So much to learn! mY daughter Alice, (42, devel dis.) has colon cancer. Surgery succesful a couple of weeks ago. About to start on Fluorouracil and leucovorin intravenously for 6 months. Do not feel comfortable with the Onc. since he was not open to questions, never heard of Turmeric, made a joke when I asked him about a healthful diet. So looking for a second onc. even though the first one has already "ordered" the chemo meds.... and wondering how to handle the situation.... not a good way to start, I am sure, but i feel getting an oncologist that we feel comfortable is imperative. Any suggestions?

thxmiker's picture
Posts: 1282
Joined: Oct 2010

Just call other Oncologists in your area. Ask them if they will accept your insurance. (Medicaid/care)

Almost all of the Oncologists that we spoke to told us not to worry about the insurance but to worry about getting healthy. I have top notch insurance and was not worried about the expenses to much. (One is always worried about the expenses.) I would also seek out a Naturalist Doctor, there are many out there. You could use the Naturalist as your GP, and they will help you choose a healthy diet, herbs for antioxidents, etc...

There are several groups that will also help with the expenses. The Wellness Comunity is a good example. They will help you with the expenses, and find Doctors that will work with you.

Best Always, mike

Posts: 26
Joined: Sep 2012

I haven't had a chance to be on here in a while and just saw the newer posts for the first time. wts, praying your surgery went well and you are recovering speedily!! J's surgery will apparently be later in the year than we originally thought. The surgeon had told us he liked to wait a "couple of weeks" after treatments end before operating, but the radiation oncologist recommends 4-6 weeks. Reason being the cancer continues shrinking for a period of time and the more it shrinks, the better. (Of course, I do tend to take things 'literally' - surgeon could have easily meant that long.)

We are staying in good spirits - 14 chemo/rad treatments down (14 to go) and hubby is just starting to get some localized irritation and bowel issues. He's also tiring more easily, but we were told this all might happen. Nothing serious so far, for which we are truly thankful. Xeloda (the chemo pills) does not seem to bother him at all. He has not lost any weight and his CBC counts are down only slightly.

I am a bit confused about the CEA test. Hubby's count was 1.2 - I guess we expected it to be higher (not that we're complaining!!!)? Also wondered if anybody ever had any kind of tests done DURING chemo/rad to determine how well it was working? The radiation oncologist said that we wouldn't know anything much until after surgery. We know different doctors do things differently . . .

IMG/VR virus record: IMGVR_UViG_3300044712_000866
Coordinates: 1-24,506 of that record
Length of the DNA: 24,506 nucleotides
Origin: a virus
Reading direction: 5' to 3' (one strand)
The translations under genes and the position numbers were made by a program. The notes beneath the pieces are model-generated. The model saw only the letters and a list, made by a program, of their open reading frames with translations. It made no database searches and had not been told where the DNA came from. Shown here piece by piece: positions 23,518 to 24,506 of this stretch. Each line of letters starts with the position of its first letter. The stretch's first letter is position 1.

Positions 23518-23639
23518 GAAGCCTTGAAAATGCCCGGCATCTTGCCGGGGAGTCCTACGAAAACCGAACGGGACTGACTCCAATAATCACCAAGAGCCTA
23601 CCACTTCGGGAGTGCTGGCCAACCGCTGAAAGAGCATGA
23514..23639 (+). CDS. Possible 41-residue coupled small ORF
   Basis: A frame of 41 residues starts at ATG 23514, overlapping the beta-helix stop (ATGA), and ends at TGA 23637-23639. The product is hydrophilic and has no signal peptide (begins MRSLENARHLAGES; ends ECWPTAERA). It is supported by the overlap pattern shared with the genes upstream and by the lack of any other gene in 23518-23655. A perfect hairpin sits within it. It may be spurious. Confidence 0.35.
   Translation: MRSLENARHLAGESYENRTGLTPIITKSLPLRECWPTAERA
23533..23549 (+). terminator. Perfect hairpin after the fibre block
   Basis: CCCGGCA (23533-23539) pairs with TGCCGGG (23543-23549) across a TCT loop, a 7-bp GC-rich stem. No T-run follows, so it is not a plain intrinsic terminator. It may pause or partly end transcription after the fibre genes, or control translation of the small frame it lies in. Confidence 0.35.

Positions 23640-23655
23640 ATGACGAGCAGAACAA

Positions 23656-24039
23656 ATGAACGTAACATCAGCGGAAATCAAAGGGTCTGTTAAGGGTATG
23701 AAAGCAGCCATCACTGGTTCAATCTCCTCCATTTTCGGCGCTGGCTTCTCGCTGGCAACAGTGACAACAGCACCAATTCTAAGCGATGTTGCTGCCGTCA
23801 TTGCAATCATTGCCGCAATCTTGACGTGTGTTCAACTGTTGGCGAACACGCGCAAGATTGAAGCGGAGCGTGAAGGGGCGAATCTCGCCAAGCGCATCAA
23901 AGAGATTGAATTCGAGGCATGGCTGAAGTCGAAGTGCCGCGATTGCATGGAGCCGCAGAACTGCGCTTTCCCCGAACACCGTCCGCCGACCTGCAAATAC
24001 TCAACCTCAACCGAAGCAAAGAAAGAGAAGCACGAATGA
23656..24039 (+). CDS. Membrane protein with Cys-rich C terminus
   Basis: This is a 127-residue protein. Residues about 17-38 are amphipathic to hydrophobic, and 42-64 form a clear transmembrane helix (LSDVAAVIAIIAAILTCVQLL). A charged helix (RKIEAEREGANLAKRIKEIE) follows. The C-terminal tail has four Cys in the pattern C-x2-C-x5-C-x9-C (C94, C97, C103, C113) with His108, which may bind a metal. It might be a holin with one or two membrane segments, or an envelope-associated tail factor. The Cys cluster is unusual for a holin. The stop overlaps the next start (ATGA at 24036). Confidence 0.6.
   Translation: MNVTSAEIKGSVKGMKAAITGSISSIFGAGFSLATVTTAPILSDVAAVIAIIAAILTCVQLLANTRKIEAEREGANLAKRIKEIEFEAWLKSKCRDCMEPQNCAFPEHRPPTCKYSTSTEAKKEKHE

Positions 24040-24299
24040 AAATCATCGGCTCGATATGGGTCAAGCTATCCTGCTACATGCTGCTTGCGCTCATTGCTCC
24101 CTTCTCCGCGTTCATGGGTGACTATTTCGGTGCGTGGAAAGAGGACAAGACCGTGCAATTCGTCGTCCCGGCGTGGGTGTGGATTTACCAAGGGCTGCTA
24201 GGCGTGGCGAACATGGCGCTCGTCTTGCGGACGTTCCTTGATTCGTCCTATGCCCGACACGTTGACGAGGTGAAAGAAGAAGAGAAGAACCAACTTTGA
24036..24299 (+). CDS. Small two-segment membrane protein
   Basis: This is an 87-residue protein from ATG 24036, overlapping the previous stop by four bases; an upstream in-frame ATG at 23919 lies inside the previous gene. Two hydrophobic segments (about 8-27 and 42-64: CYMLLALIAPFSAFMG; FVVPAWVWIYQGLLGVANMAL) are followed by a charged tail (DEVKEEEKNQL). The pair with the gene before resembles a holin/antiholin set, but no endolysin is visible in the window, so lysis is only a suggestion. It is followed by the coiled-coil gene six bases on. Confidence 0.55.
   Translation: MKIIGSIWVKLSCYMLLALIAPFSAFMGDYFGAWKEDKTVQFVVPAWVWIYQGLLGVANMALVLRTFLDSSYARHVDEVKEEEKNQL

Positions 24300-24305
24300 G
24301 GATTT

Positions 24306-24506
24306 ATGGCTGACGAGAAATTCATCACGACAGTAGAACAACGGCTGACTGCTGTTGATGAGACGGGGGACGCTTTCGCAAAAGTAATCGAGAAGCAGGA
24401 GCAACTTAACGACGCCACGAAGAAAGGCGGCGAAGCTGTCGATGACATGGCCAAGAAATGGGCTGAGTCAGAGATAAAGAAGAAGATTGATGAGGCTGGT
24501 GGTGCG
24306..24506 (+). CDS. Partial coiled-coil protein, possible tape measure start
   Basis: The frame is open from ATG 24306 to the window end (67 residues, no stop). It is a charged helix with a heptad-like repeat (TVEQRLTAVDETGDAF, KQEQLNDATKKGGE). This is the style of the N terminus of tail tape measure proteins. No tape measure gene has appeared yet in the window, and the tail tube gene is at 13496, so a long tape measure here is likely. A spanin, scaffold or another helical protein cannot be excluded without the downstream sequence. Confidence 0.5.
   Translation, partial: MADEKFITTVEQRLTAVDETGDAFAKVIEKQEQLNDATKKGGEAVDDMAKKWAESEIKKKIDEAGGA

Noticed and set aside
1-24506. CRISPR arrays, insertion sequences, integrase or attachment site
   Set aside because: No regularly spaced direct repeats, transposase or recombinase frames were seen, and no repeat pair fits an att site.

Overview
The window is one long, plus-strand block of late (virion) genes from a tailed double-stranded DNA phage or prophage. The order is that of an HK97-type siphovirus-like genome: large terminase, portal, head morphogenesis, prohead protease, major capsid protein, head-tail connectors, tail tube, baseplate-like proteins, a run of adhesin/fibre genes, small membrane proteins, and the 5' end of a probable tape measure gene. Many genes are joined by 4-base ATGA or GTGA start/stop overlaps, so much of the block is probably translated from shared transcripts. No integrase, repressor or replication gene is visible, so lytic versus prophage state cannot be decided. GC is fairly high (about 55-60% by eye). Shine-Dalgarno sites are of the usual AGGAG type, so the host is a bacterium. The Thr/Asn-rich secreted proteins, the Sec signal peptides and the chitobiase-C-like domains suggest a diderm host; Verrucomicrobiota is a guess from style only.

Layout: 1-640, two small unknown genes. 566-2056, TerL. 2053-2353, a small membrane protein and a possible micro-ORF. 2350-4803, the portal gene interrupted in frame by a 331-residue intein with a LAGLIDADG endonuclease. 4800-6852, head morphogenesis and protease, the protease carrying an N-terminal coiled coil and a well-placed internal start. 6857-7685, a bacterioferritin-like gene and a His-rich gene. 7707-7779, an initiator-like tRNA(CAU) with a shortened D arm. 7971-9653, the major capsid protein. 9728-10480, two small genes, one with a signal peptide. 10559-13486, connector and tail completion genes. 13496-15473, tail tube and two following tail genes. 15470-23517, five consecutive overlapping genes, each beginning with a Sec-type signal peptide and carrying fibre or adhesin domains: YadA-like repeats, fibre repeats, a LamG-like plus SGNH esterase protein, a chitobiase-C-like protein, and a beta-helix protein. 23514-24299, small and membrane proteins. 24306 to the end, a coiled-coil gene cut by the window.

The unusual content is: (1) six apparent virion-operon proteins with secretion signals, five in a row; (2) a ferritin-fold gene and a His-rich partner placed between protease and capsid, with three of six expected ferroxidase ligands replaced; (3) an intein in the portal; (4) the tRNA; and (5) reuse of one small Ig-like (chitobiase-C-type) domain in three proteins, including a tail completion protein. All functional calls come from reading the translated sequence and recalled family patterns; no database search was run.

Keeping all of you in our hearts and prayers . . .


So Worried
Posts: 111
Joined: Aug 2012

Some of the above posts mentioned you doing chemo and radiation before surgery so the cancer doesn't spread. The Dr. did surgery on my husband 2 weeks after dx. I realize that all surgeons/Dr.s think differently, but now I'm worried about the spreading. He is stage 2b, right colon, 14" out and reconnect... and had an option of chemo or no chemo "after" surgery, and he is doing no chemo. I just wondered why they didn't suggest chemo or radiation before the surgery? I read above that they do it to shrink the tumor too, so maybe it's according to the size of the tumor? My husband's was 1.5 cm...the report reads. Anyway, just wondering about any thoughts you guys might have on this as when we were told about the cancer, we were in shock and didn't know AT ALL what we were doing. Thanks much

Posts: 26
Joined: Sep 2012

We are in the same boat - totally in shock and questioning if we are doing the 'right' thing. The surgeon that found the growth during a colonoscopy has operated on my husband before (an emergency appendectomy - his second one, believe it or not) and we have a great deal of faith in him. When he told us the growth was adenocarcinoma, he already had a tentative plan in mind that did not include the chemo/rad. His office set up all the appointments for a PET CT scan, an oncologist and a radiation oncologist to run further tests. All of the doctors communicated with each other and debated the pros and cons of doing the chemo/rad prior to surgery. What pushed them to do it was the result from yet another test - an EUS (ultrasound) that indicated there MIGHT be involvement of two lymph nodes.

I tried to research like mad b/c it all happened so quickly, but it's pretty overwhelming and there's so much scary stuff out there (like you reading what we're doing and that makes you worry about your fella's treatment). It often seems like one site says one thing and another says the opposite. Who do we believe - where do we go for the best answers?

That being said, I'm thinking that your husband's cancer was in an earlier stage than my husband's and your doctor felt it was early enough that surgery would do the trick without the prior treatments. The chemo/rad can cause some serious problems, so it isn't always indicated. If you know the stage of his cancer or know it was caught very early, then that probably explains the difference in treatments. You could call the doctor and tell him the question has 'come up'. See what he says. (If your fella is like mine, he doesn't ask questions - but I sure do!!)

Try not to worry ... I know that's much easier said than done! If asking me for more details on our case helps put your mind at ease, please do!